“Welcome to Wrexham,” naturally, spends a lot of time with McElhenney and Reynolds as they go through the experience of owning a football club. From being appointed the new owners of Wrexham A.F.C. to worrying about their investment, the excitement and absurdity of these two navigating this new venture is compelling. They both have an infectious charisma that has made them such winning actors throughout their careers and it translates to this documentary splendidly. But “Welcome to Wrexham” smartly doesn’t spend all of its time focusing on the starry duo; McElhenney and Reynolds are only part of this winning documentary series that shines brightest when the people of Wrexham take the spotlight.
Given the success of “Ted Lasso” and Americans’ interest in the sport on the rise, football (or as we know it in America, soccer) is having a moment. One of the most intriguing prospects of international football that attracted McElhenney to Wrexham was the idea that the team can be promoted or relegated based on their yearly success. The English football league system, or the football pyramid, is a series of interconnected leagues. The top tier, the Premier League, is where the greatest international talents of football play and top-flight teams like Manchester City and Liverpool can be found. The higher the tier, the better the talent, and the higher the prizes. As you go lower on the pyramid, the more difficult it is for the team to be profitable and to attract the talent needed to be promoted. Wrexham A.F.C. can be found in the fifth tier, the National League, the lowest level of professional football in England. Given the already disappointing attendance due to their placement and the stress that COVID-19 further put on the club, Wrexham was on the brink of dissolving or at very least languishing in everlasting football purgatory.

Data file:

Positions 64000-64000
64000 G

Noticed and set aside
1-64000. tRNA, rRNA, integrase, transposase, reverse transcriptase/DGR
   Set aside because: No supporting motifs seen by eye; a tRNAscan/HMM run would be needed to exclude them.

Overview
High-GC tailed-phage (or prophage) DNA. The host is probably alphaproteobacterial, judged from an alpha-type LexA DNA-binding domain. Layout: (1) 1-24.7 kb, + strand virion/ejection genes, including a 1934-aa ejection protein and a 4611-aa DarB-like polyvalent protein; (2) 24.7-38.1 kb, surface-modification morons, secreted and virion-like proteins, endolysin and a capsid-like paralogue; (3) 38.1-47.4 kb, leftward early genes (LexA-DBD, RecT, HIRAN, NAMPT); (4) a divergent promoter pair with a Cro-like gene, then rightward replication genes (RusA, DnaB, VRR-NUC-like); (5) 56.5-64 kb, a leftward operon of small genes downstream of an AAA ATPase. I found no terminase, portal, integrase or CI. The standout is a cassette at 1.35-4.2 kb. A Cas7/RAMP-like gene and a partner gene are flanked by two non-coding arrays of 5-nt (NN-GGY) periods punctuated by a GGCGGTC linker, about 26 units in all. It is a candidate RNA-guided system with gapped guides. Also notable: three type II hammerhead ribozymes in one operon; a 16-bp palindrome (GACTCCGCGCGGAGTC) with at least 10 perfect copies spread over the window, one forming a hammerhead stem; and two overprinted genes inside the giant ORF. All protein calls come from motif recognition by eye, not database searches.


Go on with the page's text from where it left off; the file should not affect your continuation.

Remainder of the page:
This docuseries highlights an assortment of Wrexham athletes that have been with the floundering program for many years, proprietors of local businesses, and residents who bleed the colors of their football team through thick and thin. One such interview comes from the owner of a local pub, aptly called The Turf Pub. Owner Wayne Jones emphasizes just how important Wrexham A.F.C. is to the people: “You can’t put into words what it means to people, it’s almost like losing a limb. Because people say it’s only a game, but it’s more than that. This football club means everything to people in this town.” Other interviews share not only the love of the game but the sacrifices that have been made to support the team. This love is infectious and it’s not hard to imagine the documentary creating new members of the Wrexham club.